Aiming to keep my dirt-dwelling life simple, special and sweet

Sprouting Seeds with Newspaper Cups

THANKS Making Lemonade for featuring this post at your linky party :) I do hope that spring is on it's way....

According to Sprout Robot, it's time to start growing broccoli indoors. My seeds have arrived, and I was lucky to find a great recycled way to sprout seeds indoors. 

Pinterest provided a link to Cottage Hill's Recycled Newspaper Pots. Four of them fit nicely into a closed container, which sits comfortably on my dining room windowsill. This is a super-easy, and resource-wise, activity for starting a spring garden. 

Start with taking one piece of newspaper.

Fold the piece of newspaper in half.

Use a canned good and lay it on the newspaper at one end. The can should be about an inch or so from the bottom edge. 

Roll the can until it comes to the end of the newspaper. Roll tightly, but lightly, because the can will need to come out of the roll easily.

Use one small piece of tape to secure the roll.

Like a present, fold in  each side of the bottom and tape. 

I made a few of these and placed them in a planter that I had in the kitchen. Four fit nicely. I put about 1 cup of organic soil in each cup (1/4 cup at a time), followed by a few broccoli seeds, and then an 1/8 cup of soil on top. The seed package called for 1/2 inch of soil to be placed on the seeds. 

I have many seeds left over from this package, so they will go up to Michigan to my sister. When I opened my seed box yesterday, my dad told me that I had enough seeds to grow food on acres.... he is taking a bunch home with him. 

Eddie is very proud of our garden start, so far....

...and I'm excited to see these first seeds sprout! Once they do, I can plant the newspaper cup along with the seeds. The newspaper is a good addition to a garden. For you smart gardeners, is there something different I can do to hold the newspaper together instead of tape? Or is it not a worry to plant with the tape?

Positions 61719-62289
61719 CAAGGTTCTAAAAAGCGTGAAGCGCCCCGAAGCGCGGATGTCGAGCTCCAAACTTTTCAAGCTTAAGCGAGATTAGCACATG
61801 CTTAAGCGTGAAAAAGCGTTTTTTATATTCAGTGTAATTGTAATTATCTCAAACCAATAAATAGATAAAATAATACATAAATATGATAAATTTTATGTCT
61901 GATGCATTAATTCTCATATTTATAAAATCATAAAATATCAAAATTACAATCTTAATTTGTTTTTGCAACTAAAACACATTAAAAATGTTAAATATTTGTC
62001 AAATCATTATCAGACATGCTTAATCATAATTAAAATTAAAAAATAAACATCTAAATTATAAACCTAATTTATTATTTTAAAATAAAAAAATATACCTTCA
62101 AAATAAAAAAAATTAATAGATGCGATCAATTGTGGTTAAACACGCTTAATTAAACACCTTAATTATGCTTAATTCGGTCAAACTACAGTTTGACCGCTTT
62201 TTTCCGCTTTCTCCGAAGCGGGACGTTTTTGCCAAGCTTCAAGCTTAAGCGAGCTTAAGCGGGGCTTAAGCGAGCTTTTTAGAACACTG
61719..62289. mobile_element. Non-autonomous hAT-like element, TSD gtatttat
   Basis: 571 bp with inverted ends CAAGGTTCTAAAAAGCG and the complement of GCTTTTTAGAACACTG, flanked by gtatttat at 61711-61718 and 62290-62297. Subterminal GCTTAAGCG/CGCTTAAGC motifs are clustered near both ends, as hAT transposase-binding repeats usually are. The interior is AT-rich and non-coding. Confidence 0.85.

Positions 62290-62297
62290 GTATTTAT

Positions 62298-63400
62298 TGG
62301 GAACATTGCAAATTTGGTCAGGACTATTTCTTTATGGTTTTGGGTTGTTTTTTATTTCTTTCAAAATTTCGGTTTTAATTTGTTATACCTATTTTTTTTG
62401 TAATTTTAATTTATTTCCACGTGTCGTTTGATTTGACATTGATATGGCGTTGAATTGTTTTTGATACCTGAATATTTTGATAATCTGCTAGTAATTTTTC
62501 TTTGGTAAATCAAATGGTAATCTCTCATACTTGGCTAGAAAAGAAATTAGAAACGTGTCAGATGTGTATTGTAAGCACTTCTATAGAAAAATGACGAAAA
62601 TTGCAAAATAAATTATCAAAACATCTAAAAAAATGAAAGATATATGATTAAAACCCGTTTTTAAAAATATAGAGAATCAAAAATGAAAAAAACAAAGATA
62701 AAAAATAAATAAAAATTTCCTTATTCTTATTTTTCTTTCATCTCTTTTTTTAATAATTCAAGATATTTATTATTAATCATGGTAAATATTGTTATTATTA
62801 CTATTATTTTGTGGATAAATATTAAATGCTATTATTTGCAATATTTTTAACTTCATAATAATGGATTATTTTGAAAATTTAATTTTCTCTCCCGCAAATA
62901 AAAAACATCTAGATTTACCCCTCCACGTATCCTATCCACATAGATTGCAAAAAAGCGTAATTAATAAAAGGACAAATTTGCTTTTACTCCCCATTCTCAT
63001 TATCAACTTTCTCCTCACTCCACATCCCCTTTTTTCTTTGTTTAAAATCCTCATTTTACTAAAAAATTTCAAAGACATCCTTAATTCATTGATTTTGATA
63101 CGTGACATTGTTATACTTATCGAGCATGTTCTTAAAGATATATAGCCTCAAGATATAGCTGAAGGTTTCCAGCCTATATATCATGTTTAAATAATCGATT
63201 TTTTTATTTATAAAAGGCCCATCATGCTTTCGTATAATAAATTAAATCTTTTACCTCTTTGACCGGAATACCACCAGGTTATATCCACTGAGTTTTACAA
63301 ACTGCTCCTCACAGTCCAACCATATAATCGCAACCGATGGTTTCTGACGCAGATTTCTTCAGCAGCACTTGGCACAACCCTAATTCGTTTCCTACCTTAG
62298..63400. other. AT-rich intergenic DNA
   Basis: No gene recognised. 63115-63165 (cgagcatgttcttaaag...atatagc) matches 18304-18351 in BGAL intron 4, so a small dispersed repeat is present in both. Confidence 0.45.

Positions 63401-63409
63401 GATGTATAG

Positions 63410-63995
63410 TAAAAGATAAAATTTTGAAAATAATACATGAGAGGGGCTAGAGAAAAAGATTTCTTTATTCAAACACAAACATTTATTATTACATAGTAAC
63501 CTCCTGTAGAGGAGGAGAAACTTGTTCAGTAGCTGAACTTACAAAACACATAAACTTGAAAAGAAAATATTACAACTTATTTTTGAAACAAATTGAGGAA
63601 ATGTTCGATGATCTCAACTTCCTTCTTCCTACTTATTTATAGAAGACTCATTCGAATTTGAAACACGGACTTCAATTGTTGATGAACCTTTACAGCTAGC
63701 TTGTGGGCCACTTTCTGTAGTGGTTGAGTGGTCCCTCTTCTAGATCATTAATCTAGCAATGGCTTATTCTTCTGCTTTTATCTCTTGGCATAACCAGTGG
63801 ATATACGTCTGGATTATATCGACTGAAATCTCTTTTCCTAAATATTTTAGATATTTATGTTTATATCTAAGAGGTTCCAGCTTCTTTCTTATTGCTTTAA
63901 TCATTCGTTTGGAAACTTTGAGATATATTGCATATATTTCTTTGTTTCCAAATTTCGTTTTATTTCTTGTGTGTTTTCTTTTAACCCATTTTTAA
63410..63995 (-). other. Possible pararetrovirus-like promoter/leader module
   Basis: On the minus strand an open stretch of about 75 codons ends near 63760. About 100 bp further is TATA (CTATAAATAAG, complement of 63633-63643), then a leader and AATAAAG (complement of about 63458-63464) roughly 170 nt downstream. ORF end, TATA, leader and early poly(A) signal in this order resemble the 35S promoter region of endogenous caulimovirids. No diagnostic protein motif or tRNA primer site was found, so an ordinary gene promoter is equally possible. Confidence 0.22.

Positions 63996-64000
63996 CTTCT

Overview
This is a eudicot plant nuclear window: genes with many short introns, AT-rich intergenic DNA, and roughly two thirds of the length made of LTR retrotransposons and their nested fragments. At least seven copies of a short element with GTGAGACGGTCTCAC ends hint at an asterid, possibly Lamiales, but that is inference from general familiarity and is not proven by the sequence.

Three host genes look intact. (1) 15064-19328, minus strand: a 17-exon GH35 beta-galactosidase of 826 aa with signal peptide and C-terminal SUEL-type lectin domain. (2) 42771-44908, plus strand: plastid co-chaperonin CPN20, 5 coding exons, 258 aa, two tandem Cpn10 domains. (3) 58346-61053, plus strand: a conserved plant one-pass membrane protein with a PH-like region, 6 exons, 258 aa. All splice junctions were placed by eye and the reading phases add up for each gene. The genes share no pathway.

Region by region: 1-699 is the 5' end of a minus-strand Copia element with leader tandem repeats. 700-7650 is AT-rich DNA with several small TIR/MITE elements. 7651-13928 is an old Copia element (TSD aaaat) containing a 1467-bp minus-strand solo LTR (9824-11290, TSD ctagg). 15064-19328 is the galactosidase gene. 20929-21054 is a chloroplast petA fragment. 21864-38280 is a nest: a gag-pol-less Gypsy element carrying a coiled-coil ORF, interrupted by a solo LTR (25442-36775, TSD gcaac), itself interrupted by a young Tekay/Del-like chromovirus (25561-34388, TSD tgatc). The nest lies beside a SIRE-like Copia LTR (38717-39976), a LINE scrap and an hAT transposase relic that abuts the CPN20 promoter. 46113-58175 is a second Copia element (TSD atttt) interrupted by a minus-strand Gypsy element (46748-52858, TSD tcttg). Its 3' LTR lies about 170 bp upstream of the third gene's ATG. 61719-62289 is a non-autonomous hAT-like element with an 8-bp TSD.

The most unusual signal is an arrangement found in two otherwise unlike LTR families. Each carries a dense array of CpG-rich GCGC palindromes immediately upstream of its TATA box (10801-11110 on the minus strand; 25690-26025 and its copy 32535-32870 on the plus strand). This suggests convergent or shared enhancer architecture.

Garden Planning

After I read Barbara Kingsolver's book, Animal Vegetable Miracle, I yearned for a yard and a garden. At the marina where we docked our liveaboard boat, rules prohibited the display of anything on the docks. That meant no flowers or plants that could provide fresh food during the year. Luckily, a farmer down the road from us sold all that we desired, but having a garden of my own is something that I did want to do. Being back on land, the small yard that I do have will (hopefully) provide for us this year.

My friend, Jessica, began posting on Facebook about the veggie catalogs that she was already looking through and it began my interest in whether or not it was time to start thinking about what I needed to plant. I would like to merely supplement our fruits and vegetables this year with produce from the local famers' market because I will have grown more than enough here at home. I went online and ordered from Botanical Interests because of their wide selection of organic seeds.

In Kingsolver's book, the yearly growing calendar - the Vegetannual - is one that she refers to and used when she was living off of food developed within 100  miles of her home. During the year, certain vegetables and fruits are "in-season". It is a wonderful thing to buy and consume in-season produce because it helps to decrease the resources and costs associated with growing, transporting, and maintaining the goods. This is something I would like to work toward doing - not only to stay healthy but also to live more in accordance with nature. When I go to the store, I do think about how much it actually costs to bring strawberries all the way to Maryland in the winter... it's a lot, financially and resource-wise.

On Pinterest I was lucky to find Sprout Robot - a website which tells a person what to start planting and when based upon the growing location.  This has really helped me to start planning my garden. This week, it's time to start growing the broccoli indoors. My seeds arrived yesterday, and the broccoli has been planted.